FOOD: Patties and pancakesVenison burger, ground pork combo brings back memories.
By: Jeff Tiedeman, Grand Forks Herald
I was just 23 years old when my dad died in 1975. Over the years, there have been several times that I wished he’d been around to offer his advice when a perplexing problem arose.
Looking back, though, there were a lot of things that he did teach me — like how to drive a car, how to garden, how to hunt and, most important, how to be honest with people — as a father, friend, co-worker or boss. I hate to use clichés, but when Dad gave you his word about something, it was as good as gold.
There’s another thing that I’m grateful he shared with me: that men can cook — and be good at it.
While my mom was and still is a great cook and baker, I think it was my dad’s presence in the kitchen that helped get me started on the road to culinary excellence.
Dad always made breakfast for my brothers and me before we went to school, but his specialty was homemade vegetable soup and boiled dinners.
I can remember numerous times coming home from a cold winter night out and samping the soup pot, which was sitting on the table in the back porch cooling.
And his boiled dinner was so tasty that whenever he made it, my Aunt Harriet would tell Uncle Curt to fix his own supper. She was coming over to have Dad’s boiled dinner.
But the one thing that really sticks out in my mind is the sausage patties he used to make. Whenever Dad was successful deer hunting, all of the venison was ground into burger. (He wasn’t into steaks, chops or roasts.) And every single bit went into making sausage patties.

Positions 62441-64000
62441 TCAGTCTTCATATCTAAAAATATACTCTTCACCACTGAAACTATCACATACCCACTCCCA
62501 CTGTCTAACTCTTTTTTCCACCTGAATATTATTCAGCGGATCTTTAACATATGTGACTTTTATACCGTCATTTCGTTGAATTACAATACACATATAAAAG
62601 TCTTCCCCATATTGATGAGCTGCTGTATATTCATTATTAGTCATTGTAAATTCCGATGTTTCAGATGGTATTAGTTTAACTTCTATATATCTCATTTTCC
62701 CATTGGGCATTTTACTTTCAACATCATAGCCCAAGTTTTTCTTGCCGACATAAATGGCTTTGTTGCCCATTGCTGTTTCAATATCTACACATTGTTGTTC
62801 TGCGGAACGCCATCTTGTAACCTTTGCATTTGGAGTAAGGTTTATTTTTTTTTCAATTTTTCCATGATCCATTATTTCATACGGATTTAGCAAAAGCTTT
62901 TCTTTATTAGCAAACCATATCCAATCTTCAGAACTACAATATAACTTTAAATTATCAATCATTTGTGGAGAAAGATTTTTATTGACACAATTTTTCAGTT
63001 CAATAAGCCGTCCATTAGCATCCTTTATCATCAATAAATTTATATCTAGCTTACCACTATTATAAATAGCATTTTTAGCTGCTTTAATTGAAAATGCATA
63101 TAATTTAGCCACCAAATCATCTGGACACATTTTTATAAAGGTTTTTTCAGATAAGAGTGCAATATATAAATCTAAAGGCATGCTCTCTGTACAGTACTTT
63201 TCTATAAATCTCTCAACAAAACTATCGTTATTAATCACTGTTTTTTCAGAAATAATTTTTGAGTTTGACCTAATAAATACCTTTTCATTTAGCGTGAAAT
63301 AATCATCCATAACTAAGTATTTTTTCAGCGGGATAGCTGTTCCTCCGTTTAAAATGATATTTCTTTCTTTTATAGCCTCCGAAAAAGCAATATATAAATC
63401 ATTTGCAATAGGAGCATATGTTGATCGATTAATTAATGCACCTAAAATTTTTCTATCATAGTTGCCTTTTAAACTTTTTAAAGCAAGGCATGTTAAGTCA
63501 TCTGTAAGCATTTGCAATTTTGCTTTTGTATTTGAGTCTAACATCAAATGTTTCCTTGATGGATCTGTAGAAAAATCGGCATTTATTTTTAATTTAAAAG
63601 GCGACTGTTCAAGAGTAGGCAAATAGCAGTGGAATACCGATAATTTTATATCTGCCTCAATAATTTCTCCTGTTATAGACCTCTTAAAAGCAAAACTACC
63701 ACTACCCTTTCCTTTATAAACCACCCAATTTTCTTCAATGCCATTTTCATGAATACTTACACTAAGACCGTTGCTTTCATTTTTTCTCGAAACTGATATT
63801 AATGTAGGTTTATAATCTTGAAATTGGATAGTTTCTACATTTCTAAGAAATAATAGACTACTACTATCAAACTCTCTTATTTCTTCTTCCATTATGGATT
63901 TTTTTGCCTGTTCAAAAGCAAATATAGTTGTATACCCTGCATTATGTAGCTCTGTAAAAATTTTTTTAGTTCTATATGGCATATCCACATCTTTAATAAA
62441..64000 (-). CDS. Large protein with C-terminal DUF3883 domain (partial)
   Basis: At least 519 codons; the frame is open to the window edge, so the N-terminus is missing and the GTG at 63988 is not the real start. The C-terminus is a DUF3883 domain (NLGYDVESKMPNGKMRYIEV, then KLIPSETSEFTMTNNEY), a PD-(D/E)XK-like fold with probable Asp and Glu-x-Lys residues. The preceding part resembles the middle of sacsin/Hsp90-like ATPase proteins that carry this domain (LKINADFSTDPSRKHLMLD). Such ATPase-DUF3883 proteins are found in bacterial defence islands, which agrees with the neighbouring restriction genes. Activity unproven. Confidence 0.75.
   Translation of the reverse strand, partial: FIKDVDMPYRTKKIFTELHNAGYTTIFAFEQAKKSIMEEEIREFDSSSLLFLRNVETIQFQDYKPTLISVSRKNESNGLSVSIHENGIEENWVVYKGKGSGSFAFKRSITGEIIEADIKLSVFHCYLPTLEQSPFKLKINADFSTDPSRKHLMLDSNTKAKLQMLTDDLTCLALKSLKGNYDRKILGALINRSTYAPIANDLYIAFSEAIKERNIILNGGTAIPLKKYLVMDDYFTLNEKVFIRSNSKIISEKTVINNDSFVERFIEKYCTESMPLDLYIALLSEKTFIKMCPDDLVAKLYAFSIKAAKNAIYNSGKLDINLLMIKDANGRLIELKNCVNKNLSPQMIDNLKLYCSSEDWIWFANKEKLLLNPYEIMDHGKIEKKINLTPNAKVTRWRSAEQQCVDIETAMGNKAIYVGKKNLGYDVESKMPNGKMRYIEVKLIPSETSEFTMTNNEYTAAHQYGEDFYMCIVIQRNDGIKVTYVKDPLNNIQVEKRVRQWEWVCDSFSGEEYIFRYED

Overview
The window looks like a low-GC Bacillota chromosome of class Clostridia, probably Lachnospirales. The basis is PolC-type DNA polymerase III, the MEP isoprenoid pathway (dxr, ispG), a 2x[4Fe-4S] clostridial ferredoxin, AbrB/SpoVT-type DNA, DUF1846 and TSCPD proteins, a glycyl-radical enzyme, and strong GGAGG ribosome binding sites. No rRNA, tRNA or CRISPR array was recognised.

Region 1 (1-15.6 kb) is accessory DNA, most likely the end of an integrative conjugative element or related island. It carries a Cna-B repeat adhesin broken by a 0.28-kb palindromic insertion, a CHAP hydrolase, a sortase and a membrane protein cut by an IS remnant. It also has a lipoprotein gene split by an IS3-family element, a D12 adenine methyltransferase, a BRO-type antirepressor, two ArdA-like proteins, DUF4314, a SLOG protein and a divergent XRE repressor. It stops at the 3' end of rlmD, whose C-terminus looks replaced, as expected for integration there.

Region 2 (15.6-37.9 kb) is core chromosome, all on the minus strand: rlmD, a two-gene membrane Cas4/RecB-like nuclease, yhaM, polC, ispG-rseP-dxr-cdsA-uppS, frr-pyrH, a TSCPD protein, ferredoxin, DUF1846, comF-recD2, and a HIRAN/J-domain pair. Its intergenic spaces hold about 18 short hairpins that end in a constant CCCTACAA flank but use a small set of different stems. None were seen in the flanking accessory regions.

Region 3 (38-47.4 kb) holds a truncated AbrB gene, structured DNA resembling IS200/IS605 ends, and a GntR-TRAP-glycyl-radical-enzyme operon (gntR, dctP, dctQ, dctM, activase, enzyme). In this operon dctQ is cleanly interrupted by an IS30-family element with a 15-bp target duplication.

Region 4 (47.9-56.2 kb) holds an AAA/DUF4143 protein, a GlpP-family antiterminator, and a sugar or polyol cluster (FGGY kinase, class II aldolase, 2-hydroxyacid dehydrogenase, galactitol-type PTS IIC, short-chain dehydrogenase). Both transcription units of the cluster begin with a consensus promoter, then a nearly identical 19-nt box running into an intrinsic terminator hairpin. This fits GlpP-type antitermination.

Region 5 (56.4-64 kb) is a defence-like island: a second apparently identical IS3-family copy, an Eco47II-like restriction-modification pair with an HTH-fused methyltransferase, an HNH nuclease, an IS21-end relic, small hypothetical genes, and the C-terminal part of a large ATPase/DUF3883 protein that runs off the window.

Dad used to fix the patties for supper, and they usually were accompanied by pancakes, although we’d occasionally have them with eggs and toast, which was my preference.
I could take or leave the pancakes, but that wasn’t the case with the sausage patties. I just loved them. And they were just as good cold as they were hot out of the pan.
What made the patties special, besides taking just a few minutes to prepare, were the ingredients. Dad used to mix about a pound of venison burger with a half-pound to a pound of ground pork. He then would season it with salt, pepper and mustard seeds (about 1 to 2 tablespoons). But the key ingredient — the one that made the patties special — was ground cloves (about 1 to 2 teaspoons).
The patties were much better than any sausage I’ve bought in a store. I think that what made the patties so tasty was after they were mixed, Dad would refrigerate them for a few hours so the flavors could blend.
When it came time to cook the patties, Dad would put a pat or two of butter in a frying pan (it had to be Mom’s Revereware), brown the patties on both sides, add a teaspoon or two of water and cover them so they would steam.
This fall, I had all of my venison ground into burger, for the sole purpose of using it in casseroles and for homemade sausage patties.
I recently made my first batch of patties, and the results exceeded my expectations.
The only thing that would have made it better: having Dad around to try it. I even would have fixed him pancakes.
Tiedeman is food editor at the Herald. Reach him at 780-1136 or toll-free at (800) 477-6572, or e-mail at email@example.com.